# The Product of Two Nonsingular Matrices is Nonsingular

## Problem 479

Prove that if $n\times n$ matrices $A$ and $B$ are nonsingular, then the product $AB$ is also a nonsingular matrix.

(The Ohio State University, Linear Algebra Final Exam Problem)

## Definition (Nonsingular Matrix)

An $n\times n$ matrix is called nonsingular if the only solution $\mathbf{x}\in \R^n$ of the equation $A\mathbf{x}=\mathbf{x}$ is $\mathbf{x}=\mathbf{0}$.

## Proof.

We give two proofs. The first one uses a property of the determinants of matrices, and the second one uses the definition of nonsingular matrices.

### Proof 1. (Using Determinant)

Recall that a matrix is nonsingular if and only if its determinant is not zero.

Since $A$ and $B$ are nonsingular, we know that
$\det(A)\neq 0 \text{ and } \det(B) \neq 0.$ Then we have using the multiplicative property of the determinant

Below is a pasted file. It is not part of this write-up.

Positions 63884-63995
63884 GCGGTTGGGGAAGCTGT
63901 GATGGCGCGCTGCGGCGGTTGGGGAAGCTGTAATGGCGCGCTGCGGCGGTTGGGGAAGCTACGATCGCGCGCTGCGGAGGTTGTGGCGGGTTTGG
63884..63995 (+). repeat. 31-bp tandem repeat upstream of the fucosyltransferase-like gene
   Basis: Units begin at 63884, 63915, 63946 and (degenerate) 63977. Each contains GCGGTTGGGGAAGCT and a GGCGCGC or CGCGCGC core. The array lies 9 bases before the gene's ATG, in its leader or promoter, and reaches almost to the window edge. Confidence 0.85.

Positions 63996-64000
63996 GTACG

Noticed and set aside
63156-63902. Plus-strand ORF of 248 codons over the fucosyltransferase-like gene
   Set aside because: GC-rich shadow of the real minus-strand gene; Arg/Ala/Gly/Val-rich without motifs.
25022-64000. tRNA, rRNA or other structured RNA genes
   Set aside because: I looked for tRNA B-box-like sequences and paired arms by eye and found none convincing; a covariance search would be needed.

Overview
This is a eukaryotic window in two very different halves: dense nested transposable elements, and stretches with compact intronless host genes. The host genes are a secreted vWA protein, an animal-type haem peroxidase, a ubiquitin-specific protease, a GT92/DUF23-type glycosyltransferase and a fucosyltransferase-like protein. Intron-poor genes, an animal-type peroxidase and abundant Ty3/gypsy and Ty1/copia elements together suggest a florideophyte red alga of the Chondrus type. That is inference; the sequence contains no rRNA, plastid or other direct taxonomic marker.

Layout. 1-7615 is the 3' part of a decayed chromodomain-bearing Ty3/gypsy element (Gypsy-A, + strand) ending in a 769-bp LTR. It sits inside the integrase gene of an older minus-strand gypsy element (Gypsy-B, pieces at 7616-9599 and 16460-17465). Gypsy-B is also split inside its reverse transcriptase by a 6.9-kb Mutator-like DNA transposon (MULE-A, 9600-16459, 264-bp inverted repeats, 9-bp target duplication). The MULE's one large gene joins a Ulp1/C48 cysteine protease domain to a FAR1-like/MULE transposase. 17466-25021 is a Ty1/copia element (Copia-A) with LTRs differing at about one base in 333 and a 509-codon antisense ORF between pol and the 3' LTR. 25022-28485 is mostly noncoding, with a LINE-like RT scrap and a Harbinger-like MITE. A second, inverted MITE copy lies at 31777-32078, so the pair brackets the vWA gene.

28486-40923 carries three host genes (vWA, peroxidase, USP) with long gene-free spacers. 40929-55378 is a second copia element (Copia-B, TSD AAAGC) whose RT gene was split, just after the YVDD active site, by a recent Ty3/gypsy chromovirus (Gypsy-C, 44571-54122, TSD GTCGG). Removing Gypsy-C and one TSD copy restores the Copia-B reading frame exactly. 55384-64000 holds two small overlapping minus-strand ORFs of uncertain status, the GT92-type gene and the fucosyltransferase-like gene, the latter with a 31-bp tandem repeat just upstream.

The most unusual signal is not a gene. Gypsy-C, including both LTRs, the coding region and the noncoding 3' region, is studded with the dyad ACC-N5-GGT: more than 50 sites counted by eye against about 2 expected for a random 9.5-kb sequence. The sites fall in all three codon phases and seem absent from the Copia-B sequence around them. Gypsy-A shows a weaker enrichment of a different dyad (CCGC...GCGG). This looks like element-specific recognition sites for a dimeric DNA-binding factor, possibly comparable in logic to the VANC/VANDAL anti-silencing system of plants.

\begin{align*}
\det(AB)=\det(A)\det(B)\neq 0.
\end{align*}

Since the determinant of the product $AB$ is not zero, we conclude that $AB$ is a nonsingular matrix.

### Proof 2. (Using Definition of Nonsingular Matrices)

Suppose that $A, B$ are nonsingular matrices.
This means that if $A\mathbf{x}=\mathbf{0}$ for some the vector $\mathbf{x}\in \R^n$, then we must have $\mathbf{x}=\mathbf{0}$.
Same for $B$.

Suppose that we have $(AB)\mathbf{x}=\mathbf{0}$ for some vector $\mathbf{x}\in \R^n$.
Let $\mathbf{v}=B\mathbf{x}\in \R^n$. Then we have
$A\mathbf{v}=AB\mathbf{x}=\mathbf{0}.$ So since $A$ is a nonsingular matrix, we have $\mathbf{v}=\mathbf{0}$, namely, $B\mathbf{x}=\mathbf{0}$.

Since $B$ is nonsingular, this further implies that $\mathbf{x}=\mathbf{0}$.

In summary, whenever $(AB)\mathbf{x}=\mathbf{0}$, we have $\mathbf{x}=\mathbf{0}$.
Therefore, the matrix $AB$ is nonsingular.

## Final Exam Problems and Solution. (Linear Algebra Math 2568 at the Ohio State University)

This problem is one of the final exam problems of Linear Algebra course at the Ohio State University (Math 2568).

The other problems can be found from the links below.

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